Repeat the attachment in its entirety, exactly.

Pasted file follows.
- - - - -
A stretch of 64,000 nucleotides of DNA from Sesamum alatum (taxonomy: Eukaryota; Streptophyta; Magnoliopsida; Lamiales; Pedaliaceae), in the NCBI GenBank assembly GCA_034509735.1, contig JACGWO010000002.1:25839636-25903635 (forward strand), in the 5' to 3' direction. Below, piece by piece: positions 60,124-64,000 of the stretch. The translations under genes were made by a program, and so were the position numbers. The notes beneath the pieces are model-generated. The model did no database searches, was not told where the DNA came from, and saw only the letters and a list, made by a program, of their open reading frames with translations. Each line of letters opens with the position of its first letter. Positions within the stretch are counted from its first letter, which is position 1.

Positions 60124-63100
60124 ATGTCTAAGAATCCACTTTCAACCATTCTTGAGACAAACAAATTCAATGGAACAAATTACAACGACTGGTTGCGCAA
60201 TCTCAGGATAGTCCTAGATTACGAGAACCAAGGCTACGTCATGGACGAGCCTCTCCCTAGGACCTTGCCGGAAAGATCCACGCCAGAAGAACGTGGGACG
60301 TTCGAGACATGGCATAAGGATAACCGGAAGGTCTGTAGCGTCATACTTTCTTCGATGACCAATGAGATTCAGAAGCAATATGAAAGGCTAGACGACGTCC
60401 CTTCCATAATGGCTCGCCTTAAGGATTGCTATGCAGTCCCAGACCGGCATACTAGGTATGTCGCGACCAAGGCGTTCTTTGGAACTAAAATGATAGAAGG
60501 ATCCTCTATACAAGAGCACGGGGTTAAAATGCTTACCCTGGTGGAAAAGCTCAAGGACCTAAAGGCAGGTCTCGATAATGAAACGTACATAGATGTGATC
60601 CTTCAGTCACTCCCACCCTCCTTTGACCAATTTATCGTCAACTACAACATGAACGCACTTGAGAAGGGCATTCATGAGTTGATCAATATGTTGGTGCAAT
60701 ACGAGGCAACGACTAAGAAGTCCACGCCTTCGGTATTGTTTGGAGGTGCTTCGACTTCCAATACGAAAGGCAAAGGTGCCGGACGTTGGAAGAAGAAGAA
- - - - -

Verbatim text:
A stretch of 64,000 nucleotides of DNA from Sesamum alatum (taxonomy: Eukaryota; Streptophyta; Magnoliopsida; Lamiales; Pedaliaceae), in the NCBI GenBank assembly GCA_034509735.1, contig JACGWO010000002.1:25839636-25903635 (forward strand), in the 5' to 3' direction. Below, piece by piece: positions 60,124-64,000 of the stretch. The translations under genes were made by a program, and so were the position numbers. The notes beneath the pieces are model-generated. The model did no database searches, was not told where the DNA came from, and saw only the letters and a list, made by a program, of their open reading frames with translations. Each line of letters opens with the position of its first letter. Positions within the stretch are counted from its first letter, which is position 1.

Positions 60124-63100
60124 ATGTCTAAGAATCCACTTTCAACCATTCTTGAGACAAACAAATTCAATGGAACAAATTACAACGACTGGTTGCGCAA
60201 TCTCAGGATAGTCCTAGATTACGAGAACCAAGGCTACGTCATGGACGAGCCTCTCCCTAGGACCTTGCCGGAAAGATCCACGCCAGAAGAACGTGGGACG
60301 TTCGAGACATGGCATAAGGATAACCGGAAGGTCTGTAGCGTCATACTTTCTTCGATGACCAATGAGATTCAGAAGCAATATGAAAGGCTAGACGACGTCC
60401 CTTCCATAATGGCTCGCCTTAAGGATTGCTATGCAGTCCCAGACCGGCATACTAGGTATGTCGCGACCAAGGCGTTCTTTGGAACTAAAATGATAGAAGG
60501 ATCCTCTATACAAGAGCACGGGGTTAAAATGCTTACCCTGGTGGAAAAGCTCAAGGACCTAAAGGCAGGTCTCGATAATGAAACGTACATAGATGTGATC
60601 CTTCAGTCACTCCCACCCTCCTTTGACCAATTTATCGTCAACTACAACATGAACGCACTTGAGAAGGGCATTCATGAGTTGATCAATATGTTGGTGCAAT
60701 ACGAGGCAACGACTAAGAAGTCCACGCCTTCGGTATTGTTTGGAGGTGCTTCGACTTCCAATACGAAAGGCAAAGGTGCCGGACGTTGGAAGAAGAAGAA